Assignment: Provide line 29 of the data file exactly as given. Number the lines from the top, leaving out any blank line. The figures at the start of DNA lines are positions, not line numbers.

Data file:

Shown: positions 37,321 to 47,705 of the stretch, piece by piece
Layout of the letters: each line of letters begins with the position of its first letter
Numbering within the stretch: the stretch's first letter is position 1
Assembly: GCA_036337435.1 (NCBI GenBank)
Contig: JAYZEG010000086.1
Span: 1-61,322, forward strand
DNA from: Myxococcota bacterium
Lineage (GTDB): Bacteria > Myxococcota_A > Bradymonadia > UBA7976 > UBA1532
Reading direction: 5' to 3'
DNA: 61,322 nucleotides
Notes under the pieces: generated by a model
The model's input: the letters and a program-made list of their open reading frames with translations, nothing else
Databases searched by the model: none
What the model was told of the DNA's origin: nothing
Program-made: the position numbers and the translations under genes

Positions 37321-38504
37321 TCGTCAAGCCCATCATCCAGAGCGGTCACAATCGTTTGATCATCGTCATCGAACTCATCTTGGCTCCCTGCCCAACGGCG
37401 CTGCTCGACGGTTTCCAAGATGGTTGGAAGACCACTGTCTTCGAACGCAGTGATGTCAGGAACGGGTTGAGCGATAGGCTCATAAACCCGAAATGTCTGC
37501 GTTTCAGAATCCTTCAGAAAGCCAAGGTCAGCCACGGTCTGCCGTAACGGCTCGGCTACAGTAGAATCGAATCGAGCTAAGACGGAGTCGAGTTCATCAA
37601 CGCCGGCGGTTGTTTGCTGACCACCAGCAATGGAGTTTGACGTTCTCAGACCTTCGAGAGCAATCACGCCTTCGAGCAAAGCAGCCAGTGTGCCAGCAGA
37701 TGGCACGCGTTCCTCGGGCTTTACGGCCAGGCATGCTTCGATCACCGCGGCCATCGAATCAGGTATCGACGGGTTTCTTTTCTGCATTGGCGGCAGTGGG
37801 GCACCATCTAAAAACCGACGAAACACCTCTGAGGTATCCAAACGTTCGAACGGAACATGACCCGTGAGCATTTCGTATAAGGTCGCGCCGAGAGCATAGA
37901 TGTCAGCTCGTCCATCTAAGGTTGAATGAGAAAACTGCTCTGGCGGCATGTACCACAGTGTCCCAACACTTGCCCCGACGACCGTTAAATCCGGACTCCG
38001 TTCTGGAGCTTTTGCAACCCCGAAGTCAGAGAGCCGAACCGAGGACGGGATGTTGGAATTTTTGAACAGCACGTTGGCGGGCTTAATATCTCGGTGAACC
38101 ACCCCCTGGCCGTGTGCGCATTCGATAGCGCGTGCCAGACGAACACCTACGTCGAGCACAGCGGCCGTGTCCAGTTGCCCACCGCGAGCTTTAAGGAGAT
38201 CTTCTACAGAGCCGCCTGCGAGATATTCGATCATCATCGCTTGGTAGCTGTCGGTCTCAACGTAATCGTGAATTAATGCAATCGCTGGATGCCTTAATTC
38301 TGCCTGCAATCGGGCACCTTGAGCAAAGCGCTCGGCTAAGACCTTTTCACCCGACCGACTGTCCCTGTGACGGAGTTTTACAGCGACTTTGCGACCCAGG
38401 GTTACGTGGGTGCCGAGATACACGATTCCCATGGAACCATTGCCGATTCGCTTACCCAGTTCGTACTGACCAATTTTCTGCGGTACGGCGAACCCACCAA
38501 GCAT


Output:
38501 GCAT